Docker Quick Start Guide

|Updated on: February 27, 2024

We often hear about Docker & how it helps with application development & deployment. For many developers, the initial pain point is getting started with Docker, it may be overwhelming to understand & differentiate between things like what a Docker is, what Containers are, and what role Images play, etc.

In my opinion the best way to learn Docker is to just dive in and try out a few basic commands to familiarize yourself with it. The intent of this guide is to give a very brief introduction to Docker and get you started with a very basic application.

So what is Docker? Docker is an open source containerization platform used for developing,
deploying & managing applications in a lightweight virtualized environment.

Have you encountered any of these scenarios?

  • You have recently joined a team & have to setup development environment. Going through multiple documents, downloading various applications & looking up configurations. Spending hours or even days to fix the environment if you miss a step or you’ve configured something wrong.
  • Working on multiple projects which requires you to install different versions of a software and configure them so that they don’t break, or worse, managing 2 incompatible package dependencies on your system.
  • All set to demo your application, but it just wouldn’t run in another system. Or you’ve just delivered a feature & it is immediately flagged as critical by the testing team.

Docker helps standardizing environment across development, testing, deployment, etc which helps overcome the works on my machine phenomenon. With Docker, you no longer have to install any software on your system, apart from Docker of course. Since it is system agnostic, the same commands work across all systems. Compared to a VM, Docker is lighter, faster and resource efficient.


  • Install Docker on your system, a detailed guide for it can be found here
  • Some knowledge of command line
  • Basic understanding of any one programming language

For this example, we’ll be making a very basic java application. Don’t worry if you are not familiar with java, we’re just writing an application that prints Hello World! You can just follow along and download the JAR file from here, to run the application.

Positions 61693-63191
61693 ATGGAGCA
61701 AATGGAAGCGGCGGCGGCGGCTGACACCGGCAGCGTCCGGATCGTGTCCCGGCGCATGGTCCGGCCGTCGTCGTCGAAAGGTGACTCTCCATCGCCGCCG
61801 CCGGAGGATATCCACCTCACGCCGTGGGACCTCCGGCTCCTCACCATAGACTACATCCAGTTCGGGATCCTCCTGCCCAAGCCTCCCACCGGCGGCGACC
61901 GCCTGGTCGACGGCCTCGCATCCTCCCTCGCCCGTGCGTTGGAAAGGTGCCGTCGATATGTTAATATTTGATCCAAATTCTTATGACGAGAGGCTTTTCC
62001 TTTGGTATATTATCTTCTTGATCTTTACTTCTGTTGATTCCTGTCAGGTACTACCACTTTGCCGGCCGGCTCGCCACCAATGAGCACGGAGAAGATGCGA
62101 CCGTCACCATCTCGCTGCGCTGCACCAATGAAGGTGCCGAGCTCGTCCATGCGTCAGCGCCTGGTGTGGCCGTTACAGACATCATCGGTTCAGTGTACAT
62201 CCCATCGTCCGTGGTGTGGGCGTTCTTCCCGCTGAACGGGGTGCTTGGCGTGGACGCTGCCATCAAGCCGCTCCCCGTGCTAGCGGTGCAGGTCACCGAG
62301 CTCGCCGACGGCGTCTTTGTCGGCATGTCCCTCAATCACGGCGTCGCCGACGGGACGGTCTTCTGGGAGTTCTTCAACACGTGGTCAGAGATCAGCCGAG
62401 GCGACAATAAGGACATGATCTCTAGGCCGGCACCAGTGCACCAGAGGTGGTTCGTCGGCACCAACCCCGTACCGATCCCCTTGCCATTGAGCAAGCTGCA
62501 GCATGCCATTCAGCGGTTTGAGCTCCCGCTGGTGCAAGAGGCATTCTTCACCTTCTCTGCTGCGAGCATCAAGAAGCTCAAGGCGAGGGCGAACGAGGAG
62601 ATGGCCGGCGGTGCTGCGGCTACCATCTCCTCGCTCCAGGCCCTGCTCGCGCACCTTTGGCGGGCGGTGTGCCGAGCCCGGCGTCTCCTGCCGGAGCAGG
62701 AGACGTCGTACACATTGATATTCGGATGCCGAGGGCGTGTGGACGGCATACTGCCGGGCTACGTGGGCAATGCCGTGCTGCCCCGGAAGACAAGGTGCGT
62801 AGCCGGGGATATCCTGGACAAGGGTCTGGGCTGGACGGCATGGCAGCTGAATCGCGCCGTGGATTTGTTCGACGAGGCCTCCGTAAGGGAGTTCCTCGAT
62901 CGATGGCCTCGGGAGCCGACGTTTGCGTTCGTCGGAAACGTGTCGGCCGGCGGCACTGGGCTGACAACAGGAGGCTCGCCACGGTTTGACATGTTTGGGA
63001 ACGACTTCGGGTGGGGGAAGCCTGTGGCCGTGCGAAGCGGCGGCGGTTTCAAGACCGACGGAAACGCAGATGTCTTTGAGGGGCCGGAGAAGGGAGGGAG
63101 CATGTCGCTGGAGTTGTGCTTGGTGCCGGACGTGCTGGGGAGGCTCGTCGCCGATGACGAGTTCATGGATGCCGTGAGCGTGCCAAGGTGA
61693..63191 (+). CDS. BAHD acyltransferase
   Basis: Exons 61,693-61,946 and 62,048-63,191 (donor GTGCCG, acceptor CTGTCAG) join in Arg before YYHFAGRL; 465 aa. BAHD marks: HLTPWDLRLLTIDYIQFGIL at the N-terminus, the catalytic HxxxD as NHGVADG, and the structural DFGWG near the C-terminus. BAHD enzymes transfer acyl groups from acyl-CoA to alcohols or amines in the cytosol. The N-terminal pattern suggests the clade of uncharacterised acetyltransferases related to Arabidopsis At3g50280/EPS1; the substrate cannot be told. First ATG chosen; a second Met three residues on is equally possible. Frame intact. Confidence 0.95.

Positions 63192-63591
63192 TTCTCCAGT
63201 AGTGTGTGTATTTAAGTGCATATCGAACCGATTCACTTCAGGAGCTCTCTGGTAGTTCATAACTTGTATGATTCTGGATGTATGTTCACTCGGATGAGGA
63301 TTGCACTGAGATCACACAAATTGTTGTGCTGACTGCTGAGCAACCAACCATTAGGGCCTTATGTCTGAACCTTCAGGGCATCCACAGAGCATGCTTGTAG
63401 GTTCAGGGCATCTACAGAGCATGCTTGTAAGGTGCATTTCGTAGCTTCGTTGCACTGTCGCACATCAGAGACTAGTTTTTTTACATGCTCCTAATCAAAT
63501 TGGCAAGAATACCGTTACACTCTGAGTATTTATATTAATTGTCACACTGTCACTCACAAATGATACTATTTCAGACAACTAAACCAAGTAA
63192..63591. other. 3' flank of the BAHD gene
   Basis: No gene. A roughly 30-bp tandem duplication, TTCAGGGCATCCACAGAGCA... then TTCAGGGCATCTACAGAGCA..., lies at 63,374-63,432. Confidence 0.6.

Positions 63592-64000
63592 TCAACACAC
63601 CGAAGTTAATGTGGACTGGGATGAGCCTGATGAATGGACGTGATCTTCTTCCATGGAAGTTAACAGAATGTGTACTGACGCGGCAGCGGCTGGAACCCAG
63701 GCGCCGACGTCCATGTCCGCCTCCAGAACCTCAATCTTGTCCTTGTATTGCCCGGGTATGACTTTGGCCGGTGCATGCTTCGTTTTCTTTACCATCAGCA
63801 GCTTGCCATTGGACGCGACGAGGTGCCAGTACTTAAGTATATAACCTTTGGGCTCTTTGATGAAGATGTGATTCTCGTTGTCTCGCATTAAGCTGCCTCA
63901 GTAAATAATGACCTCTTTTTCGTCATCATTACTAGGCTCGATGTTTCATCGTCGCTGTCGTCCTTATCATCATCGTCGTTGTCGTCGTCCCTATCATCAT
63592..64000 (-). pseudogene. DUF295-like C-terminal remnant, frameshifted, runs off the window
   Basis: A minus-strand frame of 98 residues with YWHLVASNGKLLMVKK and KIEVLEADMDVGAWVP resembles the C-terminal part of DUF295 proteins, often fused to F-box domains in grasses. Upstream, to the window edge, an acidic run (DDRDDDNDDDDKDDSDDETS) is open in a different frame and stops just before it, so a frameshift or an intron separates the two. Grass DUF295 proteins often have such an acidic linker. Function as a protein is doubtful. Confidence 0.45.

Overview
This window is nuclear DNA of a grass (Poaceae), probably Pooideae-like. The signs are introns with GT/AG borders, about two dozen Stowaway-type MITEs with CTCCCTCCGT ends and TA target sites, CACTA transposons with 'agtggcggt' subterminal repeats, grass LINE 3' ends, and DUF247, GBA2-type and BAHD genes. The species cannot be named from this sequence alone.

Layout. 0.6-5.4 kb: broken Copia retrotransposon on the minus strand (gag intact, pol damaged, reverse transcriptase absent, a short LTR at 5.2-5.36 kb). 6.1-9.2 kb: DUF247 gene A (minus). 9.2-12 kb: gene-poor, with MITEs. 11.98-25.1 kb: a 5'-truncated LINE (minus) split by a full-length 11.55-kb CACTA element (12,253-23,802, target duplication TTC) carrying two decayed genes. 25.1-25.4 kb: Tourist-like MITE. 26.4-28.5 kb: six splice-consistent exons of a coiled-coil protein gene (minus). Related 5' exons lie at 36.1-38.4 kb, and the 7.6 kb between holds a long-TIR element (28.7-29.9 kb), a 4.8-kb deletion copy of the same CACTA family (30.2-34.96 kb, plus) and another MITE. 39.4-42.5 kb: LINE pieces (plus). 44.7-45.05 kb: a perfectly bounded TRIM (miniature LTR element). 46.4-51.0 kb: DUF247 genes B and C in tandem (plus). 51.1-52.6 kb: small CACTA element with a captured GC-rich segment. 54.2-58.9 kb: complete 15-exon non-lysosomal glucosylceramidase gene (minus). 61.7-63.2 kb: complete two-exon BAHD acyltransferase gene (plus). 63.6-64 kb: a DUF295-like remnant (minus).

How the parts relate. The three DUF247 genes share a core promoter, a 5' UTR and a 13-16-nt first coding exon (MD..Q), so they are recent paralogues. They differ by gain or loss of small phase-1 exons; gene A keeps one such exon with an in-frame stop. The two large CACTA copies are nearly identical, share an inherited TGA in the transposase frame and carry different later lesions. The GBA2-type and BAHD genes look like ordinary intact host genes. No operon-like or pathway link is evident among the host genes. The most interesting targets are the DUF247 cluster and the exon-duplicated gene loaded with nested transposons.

Once you’ve confirmed that you have Docker installed & running, head over to Docker Hub & look up ibmjava

official repository

As of writing this guide, the latest version available is Since we will be using the latest
version of the image, we can just run the command highlighted below.

official repository highlighted

Once complete you should see something like this on your system.

run_hello world

Now let’s create a simple class which prints Hello World to the command line.

public class HelloWorld {
  public static void main (String[] args) {
    System.out.println("Hello world!");

If you are familiar with java, compile the class & create an executable jar, or you can just use the JAR file from here.

Now we’ll build a custom image using ibmjava as our base image & our jar file.

Let’s start by creating a file Dockerfile in our application folder & add the following lines to it

FROM ibmjava
RUN mkdir -p /home/app
WORKDIR /home/app
COPY hello-world.jar .
CMD ["java", "-jar", "hello-world .jar"]

Let’s breakdown each line to understand what is happening.

FROM ibmjava : This will use the ibmjava image that we had pulled earlier as our base image

RUN mkdir -p /home/app : This will create a directory where we’ll be saving our artifact inside the container

WORKDIR /home/app : This sets up our current path inside the container, going forward we do not have to repeatedly specify /home/app for all commands

COPY hello-world.jar . : This copies the hello-world.jar from our local machine to the current
working directory of the container

CMD ["java", "-jar", "hello-world .jar"] : This is an entrypoint command that runs our jar file in the container when it is run

Now we’ll build this image, by running the following command

docker build -t hello-world:1.0 .

It may take a while to complete & would require some patience. You should see something like this once image is built

We’ve named our image as hello-world & tagged it as 1.0
Now to run the program in a container, we’ll use the image name and the tag like so

docker run hello-world:1.0

You should see the following output


This was a very basic usage of Docker. Now that you are familiar with Docker, go ahead and explore other great features it offers.

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